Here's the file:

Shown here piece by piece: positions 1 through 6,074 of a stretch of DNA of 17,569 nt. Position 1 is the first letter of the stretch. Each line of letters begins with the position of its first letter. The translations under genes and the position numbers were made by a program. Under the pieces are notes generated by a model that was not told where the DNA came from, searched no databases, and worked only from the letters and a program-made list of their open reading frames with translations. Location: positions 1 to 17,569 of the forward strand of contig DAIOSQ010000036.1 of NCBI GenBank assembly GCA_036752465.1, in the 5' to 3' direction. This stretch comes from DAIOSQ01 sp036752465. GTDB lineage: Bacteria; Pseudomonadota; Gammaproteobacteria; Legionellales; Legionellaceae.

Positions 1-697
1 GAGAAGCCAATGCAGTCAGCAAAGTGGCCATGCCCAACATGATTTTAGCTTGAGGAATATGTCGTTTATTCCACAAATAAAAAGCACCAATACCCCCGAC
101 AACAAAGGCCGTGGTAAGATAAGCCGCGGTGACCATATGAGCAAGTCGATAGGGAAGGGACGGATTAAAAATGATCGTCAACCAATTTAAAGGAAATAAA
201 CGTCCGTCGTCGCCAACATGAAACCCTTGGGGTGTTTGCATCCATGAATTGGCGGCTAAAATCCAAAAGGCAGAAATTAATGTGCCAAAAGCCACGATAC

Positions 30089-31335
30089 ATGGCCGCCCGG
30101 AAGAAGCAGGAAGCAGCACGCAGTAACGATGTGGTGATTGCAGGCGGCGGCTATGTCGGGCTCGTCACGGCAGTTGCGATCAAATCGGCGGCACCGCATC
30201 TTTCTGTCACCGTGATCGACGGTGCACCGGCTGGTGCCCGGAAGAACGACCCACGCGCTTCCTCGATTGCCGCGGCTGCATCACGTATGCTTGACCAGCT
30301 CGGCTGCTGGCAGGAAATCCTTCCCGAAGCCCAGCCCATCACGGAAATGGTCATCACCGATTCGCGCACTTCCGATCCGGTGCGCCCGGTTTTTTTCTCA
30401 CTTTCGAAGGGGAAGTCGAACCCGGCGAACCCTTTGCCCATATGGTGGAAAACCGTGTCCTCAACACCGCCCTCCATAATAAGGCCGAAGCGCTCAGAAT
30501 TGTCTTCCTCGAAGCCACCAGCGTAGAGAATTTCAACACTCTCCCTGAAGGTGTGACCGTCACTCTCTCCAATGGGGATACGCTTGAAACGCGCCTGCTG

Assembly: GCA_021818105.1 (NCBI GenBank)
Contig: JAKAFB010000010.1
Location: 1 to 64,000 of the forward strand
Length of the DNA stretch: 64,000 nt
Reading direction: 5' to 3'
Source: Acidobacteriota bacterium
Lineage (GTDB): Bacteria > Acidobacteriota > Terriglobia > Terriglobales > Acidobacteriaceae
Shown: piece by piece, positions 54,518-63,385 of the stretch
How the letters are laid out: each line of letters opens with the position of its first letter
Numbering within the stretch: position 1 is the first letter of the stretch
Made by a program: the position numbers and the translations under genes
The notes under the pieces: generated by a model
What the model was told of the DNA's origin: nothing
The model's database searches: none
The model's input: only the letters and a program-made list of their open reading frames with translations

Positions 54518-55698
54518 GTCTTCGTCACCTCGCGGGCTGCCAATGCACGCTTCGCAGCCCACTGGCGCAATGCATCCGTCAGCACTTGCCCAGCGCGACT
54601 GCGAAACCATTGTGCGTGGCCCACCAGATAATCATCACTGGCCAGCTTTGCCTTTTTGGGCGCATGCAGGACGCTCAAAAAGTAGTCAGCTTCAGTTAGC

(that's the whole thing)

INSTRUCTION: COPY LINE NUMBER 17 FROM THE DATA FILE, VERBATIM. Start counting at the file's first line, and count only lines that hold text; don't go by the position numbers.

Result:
Reading direction: 5' to 3'